“We’re replacing a very profitable first-class mail volume and dollars with package volume and dollars,” Corbett said, noting that $3 of package revenue is equal to $1 of first class mail profits. “We need to grow (package revenue) by $18 billion to keep up,” he said. “And that’s highly unlikely to occur.”
The five-year quest for solvency
“We can’t afford not to do this,” said Corbett of the USPS’s five-year plan to purge debt by 2017. In eking out a $2 billion profit over the next five years, the agency would like to cut operational costs, totaling to $8.7 billion per year.
Corbett outlined four areas the USPS would like to restructure.
The first cost-cutting measure focuses on postal retail offices and purchasing postal products, which the USPS projects will account for $1.7 billion in savings. These measures include matching post office hours to transaction activity (less activity naturally means fewer hours of business), consolidate small post offices, which will operate at longer hours, and moving customers to so-called Village Post Offices—essentially these are “express” versions of full-service post offices catering to rural communities, and share building space with local businesses.
The USPS also plans to step up its barcoding activity to account for all mailstream revenue. “Everything needs to be barcoded, which some people are edgy about,” Corbett said. “But at the end of the day, you bring one million pieces (of mail) in, we can machine-count them, know that one million were on the manifest and one million were delivered. It’s 100% revenue recognition.”
Further steps to reduce operational costs include moving customers to lower-cost channels, such as providing easier access to postal products on usps.com, as well as on third-party websites.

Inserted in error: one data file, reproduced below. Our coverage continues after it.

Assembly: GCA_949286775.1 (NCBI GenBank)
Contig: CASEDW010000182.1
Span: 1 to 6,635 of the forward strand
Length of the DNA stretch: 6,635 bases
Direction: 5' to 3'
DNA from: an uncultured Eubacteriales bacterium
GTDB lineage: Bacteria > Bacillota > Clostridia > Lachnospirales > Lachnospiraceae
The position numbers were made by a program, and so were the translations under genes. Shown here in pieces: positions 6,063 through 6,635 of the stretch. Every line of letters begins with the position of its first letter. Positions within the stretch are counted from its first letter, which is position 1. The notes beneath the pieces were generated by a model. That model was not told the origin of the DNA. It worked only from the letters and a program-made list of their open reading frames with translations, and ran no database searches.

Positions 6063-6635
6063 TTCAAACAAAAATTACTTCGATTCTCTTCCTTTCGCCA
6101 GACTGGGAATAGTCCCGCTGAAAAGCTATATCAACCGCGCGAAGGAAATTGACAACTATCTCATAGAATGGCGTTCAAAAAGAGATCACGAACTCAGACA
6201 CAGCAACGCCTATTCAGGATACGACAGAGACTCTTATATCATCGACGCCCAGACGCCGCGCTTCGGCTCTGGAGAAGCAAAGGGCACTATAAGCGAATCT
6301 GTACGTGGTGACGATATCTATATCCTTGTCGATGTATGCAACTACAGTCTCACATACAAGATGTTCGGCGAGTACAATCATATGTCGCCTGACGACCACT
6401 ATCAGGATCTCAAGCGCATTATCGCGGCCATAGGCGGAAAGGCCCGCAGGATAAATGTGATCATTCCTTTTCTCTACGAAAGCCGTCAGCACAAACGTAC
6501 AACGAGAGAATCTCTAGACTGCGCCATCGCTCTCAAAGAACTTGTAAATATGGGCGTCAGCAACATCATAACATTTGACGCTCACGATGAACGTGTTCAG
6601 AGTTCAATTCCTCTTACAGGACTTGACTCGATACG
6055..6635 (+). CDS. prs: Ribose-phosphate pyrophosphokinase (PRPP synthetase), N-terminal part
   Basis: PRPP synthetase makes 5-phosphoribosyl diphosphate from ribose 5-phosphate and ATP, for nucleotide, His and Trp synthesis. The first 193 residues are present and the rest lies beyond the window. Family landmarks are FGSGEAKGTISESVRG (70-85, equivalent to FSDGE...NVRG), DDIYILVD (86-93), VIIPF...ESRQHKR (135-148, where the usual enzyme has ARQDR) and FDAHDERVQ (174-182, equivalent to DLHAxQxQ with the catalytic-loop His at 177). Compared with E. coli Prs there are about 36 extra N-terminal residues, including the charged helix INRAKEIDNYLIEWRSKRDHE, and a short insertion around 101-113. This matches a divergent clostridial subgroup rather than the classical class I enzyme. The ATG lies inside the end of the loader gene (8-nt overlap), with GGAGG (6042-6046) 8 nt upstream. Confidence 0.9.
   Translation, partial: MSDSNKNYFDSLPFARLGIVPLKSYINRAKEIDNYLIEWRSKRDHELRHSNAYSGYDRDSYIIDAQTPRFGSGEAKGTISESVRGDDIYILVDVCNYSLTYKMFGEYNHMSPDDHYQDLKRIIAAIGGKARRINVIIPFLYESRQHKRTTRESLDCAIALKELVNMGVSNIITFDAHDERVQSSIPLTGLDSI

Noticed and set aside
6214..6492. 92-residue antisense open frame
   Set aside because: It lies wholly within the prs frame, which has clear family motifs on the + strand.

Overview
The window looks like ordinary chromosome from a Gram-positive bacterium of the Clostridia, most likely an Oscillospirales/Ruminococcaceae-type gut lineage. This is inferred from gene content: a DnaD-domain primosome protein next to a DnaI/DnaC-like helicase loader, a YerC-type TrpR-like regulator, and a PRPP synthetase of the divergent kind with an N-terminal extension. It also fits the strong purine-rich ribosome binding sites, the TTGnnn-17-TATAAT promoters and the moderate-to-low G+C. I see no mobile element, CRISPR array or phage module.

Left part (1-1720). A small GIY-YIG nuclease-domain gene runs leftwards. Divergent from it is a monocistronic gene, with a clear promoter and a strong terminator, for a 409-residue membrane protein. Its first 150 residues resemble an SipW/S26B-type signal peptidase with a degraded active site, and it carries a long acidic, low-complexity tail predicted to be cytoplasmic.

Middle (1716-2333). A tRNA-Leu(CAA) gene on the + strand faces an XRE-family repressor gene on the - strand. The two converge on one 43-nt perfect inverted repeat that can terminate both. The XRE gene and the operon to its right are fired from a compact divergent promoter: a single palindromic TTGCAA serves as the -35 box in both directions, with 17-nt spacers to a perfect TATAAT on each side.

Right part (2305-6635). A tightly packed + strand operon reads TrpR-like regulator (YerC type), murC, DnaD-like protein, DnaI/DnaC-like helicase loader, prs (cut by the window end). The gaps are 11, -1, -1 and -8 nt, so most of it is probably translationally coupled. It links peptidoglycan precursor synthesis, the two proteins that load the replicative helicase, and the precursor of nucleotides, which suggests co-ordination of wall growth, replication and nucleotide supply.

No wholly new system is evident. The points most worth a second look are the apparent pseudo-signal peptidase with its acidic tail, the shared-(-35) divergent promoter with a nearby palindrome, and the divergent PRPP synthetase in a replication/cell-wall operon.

The second area the USPS would like to focus on for cost-cutting is processing and transportation, which the agency estimates will account for $3.1 billion in savings. On a slide deck shown by Corbett, this was described as “consolidating excess network capacity.” Practically speaking, this measure entails reducing the 417 mail processing locations the USPS currently has to less than 250 facilities by 2015.
The third area where the USPS would like to cut costs is in delivery procedures, from which the agency anticipates $2 billion in savings. This would entail reducing the number of routes, combining delivery units, and improving optimize delivery routes and mail carrier productivity by installing GPS units in delivery vehicles. “It will save an enormous amount of money and take away a lot of friction that we have with the unions,” Corbett said, explaining that the arbiter had ordered the agency to use GPS. “You use this to maximize the route and minimize the non-productive time spent on the delivery.”
The dynamic delivery service Metro Post, which Postmaster General Donahoe described in his earlier keynote, is also an area expected to push revenue into delivery operations.
“Is Metro Post the future? I don’t know,” Corbett said. “We try to develop markets, get package density up, and see if they can duplicate it across the country.”
For instance, because the typical window for online purchases is between 10pm and midnight, the USPS made an arrangement with a large distributor (USPS VP of new products and innovation Gary Reblin revealed that the three companies piloting Metro Post are eBay, 1-800-Flowers, and Cheryl’s Cookies) in which, when the distributor gets orders during that time frame, they send those orders to the USPS delivery unit within three to four hours of the distributor’s warehouse. So far, Corbett said, the USPS has been able to deliver 40,000 packages per day in one day. “It’s doing well there,” he said. “We’re hoping to duplicate that sort of service by having us do the last mile for major retailers and etailers.”
The final area of cost savings Corbett outlined is the elimination of Saturday delivery service—resulting in six-day package delivery and five-day mail delivery. This is expected to account for $1.9 billion in savings.